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We’ve already seen Intel perform one incredible U-turn –the inclusion of AMD64-compatible instructions on its forthcoming 64-bit version of Prescott. The change from megahertz to model numbers will be another. But there might be a third one on the way, too. Pentium M has been so much more successful than Pentium 4. As the Inquirer’s Paul Dutton pointed out to me, a Pentium III chip overclocked to 1.8GHz can outperform a 2.6GHz Pentium 4 Prescott, because of the chip architecture - pretty embarrassing for Intel. Also note that, despite being marketed as a 'notebook chip designed from the ground up', the Pentium M found in Centrino notebooks is essentially a Pentium III with more advanced branch prediction and a larger L2 cache. With the announcement that Pentium M will be marketed as a desktop chip, perhaps those mysterious model numbers could end up selling you a desktop Pentium M as an advancement over a Pentium 4 - essentially a retrograde step away from the P4 architecture back to P3.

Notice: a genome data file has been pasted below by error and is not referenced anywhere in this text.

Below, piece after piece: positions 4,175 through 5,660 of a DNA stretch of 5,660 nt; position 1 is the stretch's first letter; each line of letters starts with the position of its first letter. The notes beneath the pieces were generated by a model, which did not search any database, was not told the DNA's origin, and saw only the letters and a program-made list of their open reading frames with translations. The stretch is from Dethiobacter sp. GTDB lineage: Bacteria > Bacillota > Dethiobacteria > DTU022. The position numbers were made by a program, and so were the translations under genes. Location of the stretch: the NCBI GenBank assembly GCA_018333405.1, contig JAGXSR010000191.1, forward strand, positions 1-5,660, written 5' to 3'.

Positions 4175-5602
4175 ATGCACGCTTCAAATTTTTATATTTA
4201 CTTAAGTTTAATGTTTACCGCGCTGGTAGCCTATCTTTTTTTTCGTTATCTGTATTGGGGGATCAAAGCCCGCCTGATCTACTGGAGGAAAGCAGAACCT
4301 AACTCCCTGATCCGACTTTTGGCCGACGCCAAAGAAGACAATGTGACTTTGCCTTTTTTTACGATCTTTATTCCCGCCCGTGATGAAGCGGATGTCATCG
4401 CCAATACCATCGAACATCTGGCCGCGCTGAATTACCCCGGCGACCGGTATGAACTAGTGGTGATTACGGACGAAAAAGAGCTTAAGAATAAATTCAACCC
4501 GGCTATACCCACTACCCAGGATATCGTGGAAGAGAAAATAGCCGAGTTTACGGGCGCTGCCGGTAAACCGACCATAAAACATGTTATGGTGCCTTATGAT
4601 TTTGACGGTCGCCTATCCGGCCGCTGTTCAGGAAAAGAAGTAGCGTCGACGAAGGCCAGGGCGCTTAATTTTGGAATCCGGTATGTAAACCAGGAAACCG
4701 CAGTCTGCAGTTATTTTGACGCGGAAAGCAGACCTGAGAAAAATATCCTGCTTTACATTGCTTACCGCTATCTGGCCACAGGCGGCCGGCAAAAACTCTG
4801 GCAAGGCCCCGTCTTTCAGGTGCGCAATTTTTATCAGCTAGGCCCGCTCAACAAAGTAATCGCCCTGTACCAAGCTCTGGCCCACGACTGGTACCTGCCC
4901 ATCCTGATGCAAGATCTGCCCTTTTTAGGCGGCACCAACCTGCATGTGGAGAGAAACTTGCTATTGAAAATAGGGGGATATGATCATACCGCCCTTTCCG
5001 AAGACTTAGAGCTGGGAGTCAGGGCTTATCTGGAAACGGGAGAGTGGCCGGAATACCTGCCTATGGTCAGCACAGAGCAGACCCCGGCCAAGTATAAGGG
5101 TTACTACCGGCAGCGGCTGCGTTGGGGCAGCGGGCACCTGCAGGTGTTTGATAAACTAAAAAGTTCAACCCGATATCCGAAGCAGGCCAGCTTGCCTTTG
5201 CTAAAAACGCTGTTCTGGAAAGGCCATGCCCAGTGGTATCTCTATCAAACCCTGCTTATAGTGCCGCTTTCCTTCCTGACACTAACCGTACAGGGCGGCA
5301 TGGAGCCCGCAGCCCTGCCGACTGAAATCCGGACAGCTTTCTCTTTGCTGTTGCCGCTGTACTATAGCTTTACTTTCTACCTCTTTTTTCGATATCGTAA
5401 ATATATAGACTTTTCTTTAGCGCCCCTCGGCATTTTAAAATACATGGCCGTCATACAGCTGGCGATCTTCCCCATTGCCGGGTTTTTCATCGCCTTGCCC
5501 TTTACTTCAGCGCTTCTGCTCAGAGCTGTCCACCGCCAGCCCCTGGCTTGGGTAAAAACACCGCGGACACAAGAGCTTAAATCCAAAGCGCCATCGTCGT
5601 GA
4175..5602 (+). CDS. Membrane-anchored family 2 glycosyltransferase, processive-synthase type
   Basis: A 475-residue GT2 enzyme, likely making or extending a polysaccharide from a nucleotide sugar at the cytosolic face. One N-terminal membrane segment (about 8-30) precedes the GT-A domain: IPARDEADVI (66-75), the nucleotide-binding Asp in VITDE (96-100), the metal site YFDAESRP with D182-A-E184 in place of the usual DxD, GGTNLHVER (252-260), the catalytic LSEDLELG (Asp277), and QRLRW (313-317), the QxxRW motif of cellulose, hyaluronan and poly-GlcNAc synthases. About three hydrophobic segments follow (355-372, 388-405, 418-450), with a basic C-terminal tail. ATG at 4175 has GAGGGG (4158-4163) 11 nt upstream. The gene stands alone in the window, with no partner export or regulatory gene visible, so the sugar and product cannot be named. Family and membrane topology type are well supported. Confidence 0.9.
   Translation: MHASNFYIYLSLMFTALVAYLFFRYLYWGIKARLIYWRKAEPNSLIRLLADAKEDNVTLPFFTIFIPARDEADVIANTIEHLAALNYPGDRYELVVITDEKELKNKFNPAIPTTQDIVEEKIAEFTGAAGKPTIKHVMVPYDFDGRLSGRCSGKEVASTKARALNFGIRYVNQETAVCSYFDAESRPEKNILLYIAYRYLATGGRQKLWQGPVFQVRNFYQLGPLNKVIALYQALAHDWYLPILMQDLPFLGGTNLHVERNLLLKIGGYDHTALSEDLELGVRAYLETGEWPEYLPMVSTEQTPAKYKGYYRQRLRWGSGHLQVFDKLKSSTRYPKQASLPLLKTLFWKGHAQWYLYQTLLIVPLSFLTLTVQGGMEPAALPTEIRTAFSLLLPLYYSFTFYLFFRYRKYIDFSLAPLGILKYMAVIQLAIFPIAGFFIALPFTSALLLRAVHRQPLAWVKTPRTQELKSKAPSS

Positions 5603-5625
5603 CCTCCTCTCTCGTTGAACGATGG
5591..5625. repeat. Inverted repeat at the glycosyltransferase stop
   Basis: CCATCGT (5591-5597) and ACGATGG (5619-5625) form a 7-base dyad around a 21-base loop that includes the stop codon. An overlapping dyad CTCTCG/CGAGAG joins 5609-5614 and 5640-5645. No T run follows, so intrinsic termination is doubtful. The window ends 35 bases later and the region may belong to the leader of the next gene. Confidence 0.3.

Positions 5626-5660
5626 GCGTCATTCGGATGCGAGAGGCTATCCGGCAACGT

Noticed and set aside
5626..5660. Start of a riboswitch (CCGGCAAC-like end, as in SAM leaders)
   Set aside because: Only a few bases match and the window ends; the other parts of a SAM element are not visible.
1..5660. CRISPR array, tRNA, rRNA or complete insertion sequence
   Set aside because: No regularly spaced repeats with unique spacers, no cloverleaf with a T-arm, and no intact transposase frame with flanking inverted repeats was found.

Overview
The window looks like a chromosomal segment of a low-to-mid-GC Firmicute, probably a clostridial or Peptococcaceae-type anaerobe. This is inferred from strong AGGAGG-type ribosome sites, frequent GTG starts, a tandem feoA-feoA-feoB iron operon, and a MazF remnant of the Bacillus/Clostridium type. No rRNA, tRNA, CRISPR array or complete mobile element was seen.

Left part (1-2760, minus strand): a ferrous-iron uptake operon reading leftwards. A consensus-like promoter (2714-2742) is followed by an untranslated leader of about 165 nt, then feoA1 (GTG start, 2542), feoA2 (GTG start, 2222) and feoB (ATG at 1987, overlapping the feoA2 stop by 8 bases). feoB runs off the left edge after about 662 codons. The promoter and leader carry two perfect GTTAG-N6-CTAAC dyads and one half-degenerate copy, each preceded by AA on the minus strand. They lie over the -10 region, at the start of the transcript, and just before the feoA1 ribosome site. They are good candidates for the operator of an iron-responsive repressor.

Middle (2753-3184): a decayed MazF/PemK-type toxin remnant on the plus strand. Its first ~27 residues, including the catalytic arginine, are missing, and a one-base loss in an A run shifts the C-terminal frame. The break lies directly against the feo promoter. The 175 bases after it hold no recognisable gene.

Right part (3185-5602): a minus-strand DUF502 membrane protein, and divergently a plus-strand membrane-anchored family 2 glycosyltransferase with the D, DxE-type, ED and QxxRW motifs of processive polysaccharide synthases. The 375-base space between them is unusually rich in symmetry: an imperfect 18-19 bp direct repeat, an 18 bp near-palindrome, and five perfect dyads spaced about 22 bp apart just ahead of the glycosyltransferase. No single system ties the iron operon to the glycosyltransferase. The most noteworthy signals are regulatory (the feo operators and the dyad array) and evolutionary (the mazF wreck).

"The great thing about being a hardware enthusiast is that you have the ability and technical knowledge to look beyond the hype to how the technology works and actually performs"
But does any of this really matter? The great thing about being a hardware enthusiast is that you have the ability and technical knowledge to look beyond the hype to how the technology works and actually performs. Computers are just like any other interest – you get out of them what you put into them. Whether Intel and AMD choose to name their processors with PR ratings, model numbers, or brute megahertz, once you get to know what each one is and what it’s good at, the choice between them depends what you want to do. With the technical skill to look beyond the hype (something we try to do in our reviews on bit-tech), you can make the best decisions about what hardware is right for you.